Any cardinal number can be identified with the smallest ordinal number of cardinality . In particular, corresponds to the ordinal number , to the ordinal , etc. Thus, the scale of cardinal numbers is a subscale of the scale of ordinal numbers. A number of properties of ordinal numbers carry over to cardinal numbers; however, these same properties can also be defined "intrinsically" . If for every and if , then

(2) |

(König's theorem). If in (2) one sets and , then

(3) |

In particular, for any it is impossible to express the power as the sum of an infinite increasing sequence of length all terms of which are less than . For each cardinal number , the cofinal character of , denoted by , is defined as the smallest cardinal number such that can be written as for suitable and . If , then is called regular, otherwise it is called singular. For each cardinal number , the smallest cardinal number greater than is regular (granted the axiom of choice). An example of a singular cardinal number is the cardinal number on the left-hand side of (3) under the condition that . In this case

A cardinal number is called a limit cardinal number if for any there exists a such that . Examples of limit cardinal numbers are and , while is a non-limit cardinal number. A regular limit cardinal number is called weakly inaccessible. A cardinal number is said to be a strong limit cardinal if for any , . A strong regular limit cardinal number is called strongly inaccessible. It follows from the generalized continuum hypothesis that the classes of strongly- (or weakly-) inaccessible cardinal numbers coincide. The classes of inaccessible cardinal numbers can be further classified (the so-called Malo scheme), which leads to the definition of hyper-inaccessible cardinal numbers. The assertion that strongly- (or weakly-) inaccessible cardinal numbers exist happens to be independent of the usual axioms of axiomatic set theory.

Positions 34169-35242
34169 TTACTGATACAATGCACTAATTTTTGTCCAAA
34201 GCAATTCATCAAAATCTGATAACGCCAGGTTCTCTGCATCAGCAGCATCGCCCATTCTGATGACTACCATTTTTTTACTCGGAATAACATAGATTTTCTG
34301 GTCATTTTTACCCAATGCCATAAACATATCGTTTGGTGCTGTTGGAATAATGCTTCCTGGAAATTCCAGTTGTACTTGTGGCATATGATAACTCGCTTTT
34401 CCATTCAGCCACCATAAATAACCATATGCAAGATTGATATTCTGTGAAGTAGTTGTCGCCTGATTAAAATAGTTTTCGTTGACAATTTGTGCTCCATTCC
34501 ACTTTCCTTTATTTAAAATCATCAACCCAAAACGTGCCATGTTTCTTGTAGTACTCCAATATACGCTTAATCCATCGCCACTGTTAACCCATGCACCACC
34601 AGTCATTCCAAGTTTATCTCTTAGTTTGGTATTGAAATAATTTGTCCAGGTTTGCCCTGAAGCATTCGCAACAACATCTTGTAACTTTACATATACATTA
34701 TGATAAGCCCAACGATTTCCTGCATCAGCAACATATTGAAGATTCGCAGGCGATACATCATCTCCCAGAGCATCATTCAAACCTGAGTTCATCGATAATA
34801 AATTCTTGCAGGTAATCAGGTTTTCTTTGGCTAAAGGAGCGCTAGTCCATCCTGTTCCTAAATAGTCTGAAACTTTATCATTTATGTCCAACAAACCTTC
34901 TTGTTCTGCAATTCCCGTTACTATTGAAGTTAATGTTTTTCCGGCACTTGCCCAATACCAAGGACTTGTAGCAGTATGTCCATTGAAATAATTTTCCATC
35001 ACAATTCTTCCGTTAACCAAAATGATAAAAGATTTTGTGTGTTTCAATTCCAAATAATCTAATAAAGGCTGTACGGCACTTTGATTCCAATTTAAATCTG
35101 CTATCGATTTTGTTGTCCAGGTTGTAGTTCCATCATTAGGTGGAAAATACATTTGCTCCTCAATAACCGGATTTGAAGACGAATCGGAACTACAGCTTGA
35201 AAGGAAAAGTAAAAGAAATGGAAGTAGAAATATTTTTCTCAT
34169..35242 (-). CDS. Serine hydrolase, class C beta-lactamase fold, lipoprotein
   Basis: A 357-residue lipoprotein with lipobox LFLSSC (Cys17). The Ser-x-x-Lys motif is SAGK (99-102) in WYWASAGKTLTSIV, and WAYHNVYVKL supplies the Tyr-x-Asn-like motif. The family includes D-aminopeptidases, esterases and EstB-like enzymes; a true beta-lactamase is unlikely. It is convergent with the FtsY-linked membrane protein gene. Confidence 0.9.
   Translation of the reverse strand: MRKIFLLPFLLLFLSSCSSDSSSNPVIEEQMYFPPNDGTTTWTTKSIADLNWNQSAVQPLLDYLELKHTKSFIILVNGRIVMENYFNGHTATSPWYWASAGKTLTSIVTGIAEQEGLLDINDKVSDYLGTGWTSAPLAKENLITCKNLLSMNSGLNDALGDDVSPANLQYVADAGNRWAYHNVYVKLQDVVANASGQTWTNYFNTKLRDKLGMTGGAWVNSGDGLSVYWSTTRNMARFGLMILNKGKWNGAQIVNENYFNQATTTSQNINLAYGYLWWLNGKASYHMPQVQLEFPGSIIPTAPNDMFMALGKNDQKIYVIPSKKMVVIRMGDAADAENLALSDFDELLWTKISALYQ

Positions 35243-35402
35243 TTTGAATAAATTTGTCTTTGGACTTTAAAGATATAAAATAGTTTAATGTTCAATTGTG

A cardinal number is said to be measurable (more precisely, -measurable), if there exists a set of cardinality and a function defined on all elements of the set , taking the values or and such that , for any and such that if is a sequence of pairwise disjoint subsets of , then